Russia’s approach to South China Sea territorial dispute: it’s only business, nothing personal
The territorial dispute in the South China Sea (SCS) affecting China and several ASEAN countries has already resulted in drawn-out political tensions in the region. However, one aspect of the dispute is rarely discussed: its influence on Sino-Russian relations and its possible role as a case study in analysing the character of these relations. While Russia moves closer to China in the dispute it still refrains from support of its territorial claims and develops close relations with some of China’s regional opponents such as Vietnam and India. This article describes most recent Russian economic and political activity in the region involving these countries with the aim of clarifying whether the Russian approach to problems in the SCS can be understood as an attempt to balance, bandwagon or hedge against growing Chinese influence, or whether Moscow’s approach is guided by different considerations.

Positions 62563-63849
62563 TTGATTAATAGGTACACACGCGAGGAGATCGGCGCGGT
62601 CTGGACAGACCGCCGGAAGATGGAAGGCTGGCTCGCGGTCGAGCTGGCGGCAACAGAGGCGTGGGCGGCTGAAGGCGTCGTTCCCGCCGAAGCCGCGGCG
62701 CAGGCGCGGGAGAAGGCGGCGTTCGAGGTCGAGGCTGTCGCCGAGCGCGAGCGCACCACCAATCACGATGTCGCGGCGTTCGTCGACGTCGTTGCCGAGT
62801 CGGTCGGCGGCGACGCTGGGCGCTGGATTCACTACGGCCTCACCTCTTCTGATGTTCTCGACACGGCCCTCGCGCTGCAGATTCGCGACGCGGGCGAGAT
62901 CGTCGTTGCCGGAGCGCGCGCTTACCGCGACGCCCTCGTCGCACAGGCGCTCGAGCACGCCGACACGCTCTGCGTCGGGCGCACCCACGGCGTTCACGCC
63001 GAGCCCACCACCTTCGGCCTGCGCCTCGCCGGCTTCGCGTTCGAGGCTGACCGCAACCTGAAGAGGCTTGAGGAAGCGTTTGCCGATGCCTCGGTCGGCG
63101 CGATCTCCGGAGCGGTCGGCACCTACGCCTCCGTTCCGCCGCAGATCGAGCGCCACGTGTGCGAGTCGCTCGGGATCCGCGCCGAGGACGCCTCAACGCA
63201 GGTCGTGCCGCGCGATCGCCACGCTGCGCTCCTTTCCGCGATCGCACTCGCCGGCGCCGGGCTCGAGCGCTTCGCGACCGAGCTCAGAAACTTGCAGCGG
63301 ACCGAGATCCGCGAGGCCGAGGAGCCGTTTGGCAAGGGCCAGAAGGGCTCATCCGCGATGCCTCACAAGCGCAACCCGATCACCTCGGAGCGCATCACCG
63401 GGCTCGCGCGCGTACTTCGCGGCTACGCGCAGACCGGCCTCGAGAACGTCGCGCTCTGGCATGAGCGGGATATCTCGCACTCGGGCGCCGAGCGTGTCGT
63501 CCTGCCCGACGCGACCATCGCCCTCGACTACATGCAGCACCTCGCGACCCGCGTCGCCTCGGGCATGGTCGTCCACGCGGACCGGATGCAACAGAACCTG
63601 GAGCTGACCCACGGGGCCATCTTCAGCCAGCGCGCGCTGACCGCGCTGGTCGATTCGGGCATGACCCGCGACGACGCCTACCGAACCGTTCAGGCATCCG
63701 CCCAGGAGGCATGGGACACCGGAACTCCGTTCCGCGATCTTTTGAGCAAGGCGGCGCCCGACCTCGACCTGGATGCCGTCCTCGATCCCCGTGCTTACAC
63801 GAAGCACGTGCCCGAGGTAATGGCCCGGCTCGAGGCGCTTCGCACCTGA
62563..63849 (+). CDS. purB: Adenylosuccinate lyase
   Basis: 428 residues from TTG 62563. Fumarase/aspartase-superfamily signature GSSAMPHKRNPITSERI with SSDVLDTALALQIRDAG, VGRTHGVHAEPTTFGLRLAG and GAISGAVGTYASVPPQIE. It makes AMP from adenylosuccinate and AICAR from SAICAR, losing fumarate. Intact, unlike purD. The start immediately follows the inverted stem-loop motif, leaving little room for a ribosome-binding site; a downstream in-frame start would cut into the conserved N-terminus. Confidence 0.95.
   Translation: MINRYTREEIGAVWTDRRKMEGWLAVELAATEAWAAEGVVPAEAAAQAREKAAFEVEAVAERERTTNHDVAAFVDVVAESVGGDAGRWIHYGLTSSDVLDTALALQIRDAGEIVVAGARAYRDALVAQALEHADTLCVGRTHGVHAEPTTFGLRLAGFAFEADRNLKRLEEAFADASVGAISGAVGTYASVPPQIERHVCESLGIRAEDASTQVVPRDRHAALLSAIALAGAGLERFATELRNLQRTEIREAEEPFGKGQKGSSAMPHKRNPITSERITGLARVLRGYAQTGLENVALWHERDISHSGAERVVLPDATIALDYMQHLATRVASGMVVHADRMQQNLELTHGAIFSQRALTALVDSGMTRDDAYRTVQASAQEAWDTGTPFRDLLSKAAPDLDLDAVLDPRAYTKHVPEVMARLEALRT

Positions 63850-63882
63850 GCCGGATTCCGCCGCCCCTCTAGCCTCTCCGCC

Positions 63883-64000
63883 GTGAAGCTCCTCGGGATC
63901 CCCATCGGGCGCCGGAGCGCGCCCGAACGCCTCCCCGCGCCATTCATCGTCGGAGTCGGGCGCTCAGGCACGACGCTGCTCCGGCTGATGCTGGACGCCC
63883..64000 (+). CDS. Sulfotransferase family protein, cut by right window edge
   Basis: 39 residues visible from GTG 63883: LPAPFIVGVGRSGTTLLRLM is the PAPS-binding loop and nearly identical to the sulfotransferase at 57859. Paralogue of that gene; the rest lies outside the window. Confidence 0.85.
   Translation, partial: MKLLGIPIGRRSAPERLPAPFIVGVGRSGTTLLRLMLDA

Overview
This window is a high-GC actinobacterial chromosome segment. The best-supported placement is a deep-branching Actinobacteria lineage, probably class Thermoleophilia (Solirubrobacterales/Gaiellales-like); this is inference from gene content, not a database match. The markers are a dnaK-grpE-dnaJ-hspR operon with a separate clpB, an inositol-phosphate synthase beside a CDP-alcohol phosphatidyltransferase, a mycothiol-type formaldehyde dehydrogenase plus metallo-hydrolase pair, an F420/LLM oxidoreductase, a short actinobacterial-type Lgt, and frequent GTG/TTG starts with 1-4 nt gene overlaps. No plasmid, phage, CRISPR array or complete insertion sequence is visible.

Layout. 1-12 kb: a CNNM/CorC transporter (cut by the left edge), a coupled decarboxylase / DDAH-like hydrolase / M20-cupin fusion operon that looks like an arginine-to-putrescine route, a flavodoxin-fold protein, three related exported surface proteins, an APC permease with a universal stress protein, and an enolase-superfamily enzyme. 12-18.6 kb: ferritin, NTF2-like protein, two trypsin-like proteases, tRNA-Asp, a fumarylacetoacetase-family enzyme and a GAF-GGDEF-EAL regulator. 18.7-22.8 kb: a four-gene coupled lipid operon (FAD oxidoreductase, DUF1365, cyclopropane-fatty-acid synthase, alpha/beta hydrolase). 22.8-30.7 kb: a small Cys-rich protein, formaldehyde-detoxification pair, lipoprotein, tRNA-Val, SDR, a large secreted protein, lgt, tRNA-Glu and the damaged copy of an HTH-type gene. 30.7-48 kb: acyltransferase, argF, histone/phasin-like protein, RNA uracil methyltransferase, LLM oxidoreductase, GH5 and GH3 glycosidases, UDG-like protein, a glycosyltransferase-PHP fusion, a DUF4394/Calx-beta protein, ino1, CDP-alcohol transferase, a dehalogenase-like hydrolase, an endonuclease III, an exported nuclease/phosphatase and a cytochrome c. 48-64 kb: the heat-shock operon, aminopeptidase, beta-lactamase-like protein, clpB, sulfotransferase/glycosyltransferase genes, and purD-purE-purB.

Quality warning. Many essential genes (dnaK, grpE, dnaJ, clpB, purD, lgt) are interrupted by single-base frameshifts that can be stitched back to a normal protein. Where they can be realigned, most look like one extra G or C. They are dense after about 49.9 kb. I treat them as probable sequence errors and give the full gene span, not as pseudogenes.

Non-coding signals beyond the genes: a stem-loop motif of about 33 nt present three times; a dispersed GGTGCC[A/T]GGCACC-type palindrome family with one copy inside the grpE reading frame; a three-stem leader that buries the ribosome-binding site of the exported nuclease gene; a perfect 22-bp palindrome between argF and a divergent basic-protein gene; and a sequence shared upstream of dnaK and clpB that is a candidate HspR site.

This article concludes that Russia’s approach towards the South China Sea dispute is determined mostly by Moscow’s economic interests and cannot be seen as a case of either balancing or bandwagoning China or hedging against it.